Member research: What does it mean if ‘gender’ is statistically significant?

What does it mean if ‘gender’ is statistically significant? Why we can’t interpret our results using the measures ‘man/woman’.

Abstract: This paper advances the following arguments: 1) statistical analyses that categorise participants as male or female produce statistical results that are conceptually unclear and therefore empirically imprecise; 2) the causal mechanisms at work when the sex/gender variable is statistically significant are unclear and under-theorized; 3) exploratory empirical research indicates the inclusion of both gendered attitudes and a sex variable has complex effects on the statistical significance of the sex variable, therefore inclusion of gendered attitudes measures are important to gain a better understanding from where sex and gender based variation comes. Using these exploratory results, I propose a different answer to the question first investigated by Pippa Norris. Whilst Norris found no evidence for the existence of an ideological ‘gender gap‘, my analysis has shown that such a gap does exist.There is a gender gap when measures of gender are included in the analysis, but there is (still) not an ideological sex gap in British men‘s and women‘s political attitudes.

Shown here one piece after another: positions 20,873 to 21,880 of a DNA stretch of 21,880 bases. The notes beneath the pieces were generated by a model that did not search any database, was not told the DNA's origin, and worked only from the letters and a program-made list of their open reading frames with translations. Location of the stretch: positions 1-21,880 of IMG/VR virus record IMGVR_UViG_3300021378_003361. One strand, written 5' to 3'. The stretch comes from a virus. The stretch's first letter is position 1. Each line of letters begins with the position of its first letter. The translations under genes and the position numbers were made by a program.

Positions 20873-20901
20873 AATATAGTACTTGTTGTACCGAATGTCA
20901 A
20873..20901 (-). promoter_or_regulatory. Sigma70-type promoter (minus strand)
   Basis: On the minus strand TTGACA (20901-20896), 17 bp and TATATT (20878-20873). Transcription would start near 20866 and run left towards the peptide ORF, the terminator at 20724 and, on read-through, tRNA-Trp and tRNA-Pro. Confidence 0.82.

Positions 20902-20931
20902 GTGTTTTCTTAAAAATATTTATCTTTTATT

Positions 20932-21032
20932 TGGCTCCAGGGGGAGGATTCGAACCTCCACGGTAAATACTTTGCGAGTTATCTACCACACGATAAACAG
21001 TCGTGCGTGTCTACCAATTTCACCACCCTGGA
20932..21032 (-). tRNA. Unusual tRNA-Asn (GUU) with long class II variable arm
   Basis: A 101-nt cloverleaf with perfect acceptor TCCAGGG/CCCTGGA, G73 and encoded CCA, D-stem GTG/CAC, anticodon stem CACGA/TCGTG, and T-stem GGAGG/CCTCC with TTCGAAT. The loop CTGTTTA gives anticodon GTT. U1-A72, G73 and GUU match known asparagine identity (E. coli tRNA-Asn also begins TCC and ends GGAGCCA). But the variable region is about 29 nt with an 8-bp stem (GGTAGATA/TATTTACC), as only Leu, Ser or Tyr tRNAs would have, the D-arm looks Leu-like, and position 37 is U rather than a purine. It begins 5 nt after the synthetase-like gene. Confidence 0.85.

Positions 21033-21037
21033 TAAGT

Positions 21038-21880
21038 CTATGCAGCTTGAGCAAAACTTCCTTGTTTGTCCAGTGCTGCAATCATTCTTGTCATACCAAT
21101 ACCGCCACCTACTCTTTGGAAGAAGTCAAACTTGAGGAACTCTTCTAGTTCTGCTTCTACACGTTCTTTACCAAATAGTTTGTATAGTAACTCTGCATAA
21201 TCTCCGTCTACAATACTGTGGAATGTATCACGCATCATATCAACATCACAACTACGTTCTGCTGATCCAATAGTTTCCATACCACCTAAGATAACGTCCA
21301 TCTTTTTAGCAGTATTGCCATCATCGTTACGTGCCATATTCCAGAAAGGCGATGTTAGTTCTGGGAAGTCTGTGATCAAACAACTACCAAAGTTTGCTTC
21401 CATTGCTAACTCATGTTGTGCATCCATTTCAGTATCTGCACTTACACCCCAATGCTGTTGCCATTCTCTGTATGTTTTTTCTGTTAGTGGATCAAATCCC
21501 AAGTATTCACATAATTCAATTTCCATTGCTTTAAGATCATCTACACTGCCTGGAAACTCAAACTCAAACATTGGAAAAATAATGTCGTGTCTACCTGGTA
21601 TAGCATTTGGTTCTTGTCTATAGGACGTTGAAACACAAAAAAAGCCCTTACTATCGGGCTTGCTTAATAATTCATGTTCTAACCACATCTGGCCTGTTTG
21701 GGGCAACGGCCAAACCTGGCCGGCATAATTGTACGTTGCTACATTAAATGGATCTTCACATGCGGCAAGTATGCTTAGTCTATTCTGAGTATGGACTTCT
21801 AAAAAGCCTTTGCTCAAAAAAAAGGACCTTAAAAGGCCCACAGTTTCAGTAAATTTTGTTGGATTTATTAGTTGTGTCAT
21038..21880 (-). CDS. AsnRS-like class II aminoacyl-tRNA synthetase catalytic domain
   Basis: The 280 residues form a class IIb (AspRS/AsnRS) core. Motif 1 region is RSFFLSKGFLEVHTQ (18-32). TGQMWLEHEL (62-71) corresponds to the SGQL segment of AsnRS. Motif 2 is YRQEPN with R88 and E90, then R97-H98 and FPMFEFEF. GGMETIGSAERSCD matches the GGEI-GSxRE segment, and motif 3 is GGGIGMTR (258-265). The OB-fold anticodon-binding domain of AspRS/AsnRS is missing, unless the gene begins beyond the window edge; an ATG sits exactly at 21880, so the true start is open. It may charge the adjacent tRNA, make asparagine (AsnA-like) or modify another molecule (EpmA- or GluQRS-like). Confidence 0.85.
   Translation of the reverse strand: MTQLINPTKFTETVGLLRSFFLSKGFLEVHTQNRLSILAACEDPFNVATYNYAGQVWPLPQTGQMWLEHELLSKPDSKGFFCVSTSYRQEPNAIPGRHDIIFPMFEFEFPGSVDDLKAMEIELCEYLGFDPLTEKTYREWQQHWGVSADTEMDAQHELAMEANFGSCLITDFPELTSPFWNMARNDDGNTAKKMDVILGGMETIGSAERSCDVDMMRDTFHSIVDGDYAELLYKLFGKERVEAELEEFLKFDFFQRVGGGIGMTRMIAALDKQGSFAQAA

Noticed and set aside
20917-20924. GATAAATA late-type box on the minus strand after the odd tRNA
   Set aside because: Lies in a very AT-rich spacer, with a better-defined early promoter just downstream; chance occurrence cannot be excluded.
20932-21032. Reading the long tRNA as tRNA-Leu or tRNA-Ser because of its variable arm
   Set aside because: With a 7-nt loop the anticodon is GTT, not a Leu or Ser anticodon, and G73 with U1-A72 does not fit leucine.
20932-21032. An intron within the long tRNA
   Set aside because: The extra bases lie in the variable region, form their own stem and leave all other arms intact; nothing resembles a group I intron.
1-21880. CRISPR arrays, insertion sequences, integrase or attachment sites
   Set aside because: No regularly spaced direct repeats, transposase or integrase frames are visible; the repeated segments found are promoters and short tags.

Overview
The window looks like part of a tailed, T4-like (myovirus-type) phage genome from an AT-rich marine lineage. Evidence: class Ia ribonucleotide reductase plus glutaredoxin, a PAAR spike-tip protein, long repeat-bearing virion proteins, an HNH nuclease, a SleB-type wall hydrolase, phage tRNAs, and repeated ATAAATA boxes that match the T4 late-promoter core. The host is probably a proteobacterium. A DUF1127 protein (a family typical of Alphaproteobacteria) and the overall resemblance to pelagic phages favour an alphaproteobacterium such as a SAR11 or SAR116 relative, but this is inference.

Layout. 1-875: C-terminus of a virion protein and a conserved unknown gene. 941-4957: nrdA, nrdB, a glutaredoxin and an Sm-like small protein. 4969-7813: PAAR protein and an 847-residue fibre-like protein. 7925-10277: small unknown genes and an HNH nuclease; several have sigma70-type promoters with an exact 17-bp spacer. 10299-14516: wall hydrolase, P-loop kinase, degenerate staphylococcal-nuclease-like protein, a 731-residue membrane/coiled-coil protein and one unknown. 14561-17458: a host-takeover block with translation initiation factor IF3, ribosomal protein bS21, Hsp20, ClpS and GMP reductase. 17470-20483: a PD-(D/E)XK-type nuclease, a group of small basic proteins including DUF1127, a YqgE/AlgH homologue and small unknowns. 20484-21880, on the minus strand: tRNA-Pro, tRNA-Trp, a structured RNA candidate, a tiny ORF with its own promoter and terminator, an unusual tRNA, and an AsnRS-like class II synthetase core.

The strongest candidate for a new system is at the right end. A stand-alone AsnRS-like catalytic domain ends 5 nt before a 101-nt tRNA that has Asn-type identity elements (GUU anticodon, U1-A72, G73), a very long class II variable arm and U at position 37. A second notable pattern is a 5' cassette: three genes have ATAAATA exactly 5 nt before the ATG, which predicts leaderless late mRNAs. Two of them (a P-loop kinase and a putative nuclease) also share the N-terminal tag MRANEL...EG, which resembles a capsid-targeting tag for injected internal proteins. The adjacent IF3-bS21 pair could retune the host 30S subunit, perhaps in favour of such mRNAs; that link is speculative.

About psawomenpolitics

The UK Political Studies Association Women and Politics Specialist Group. Resource for researchers working on women and/or gender and for women in the PSA. The 2014 Specialist Group of the Year.
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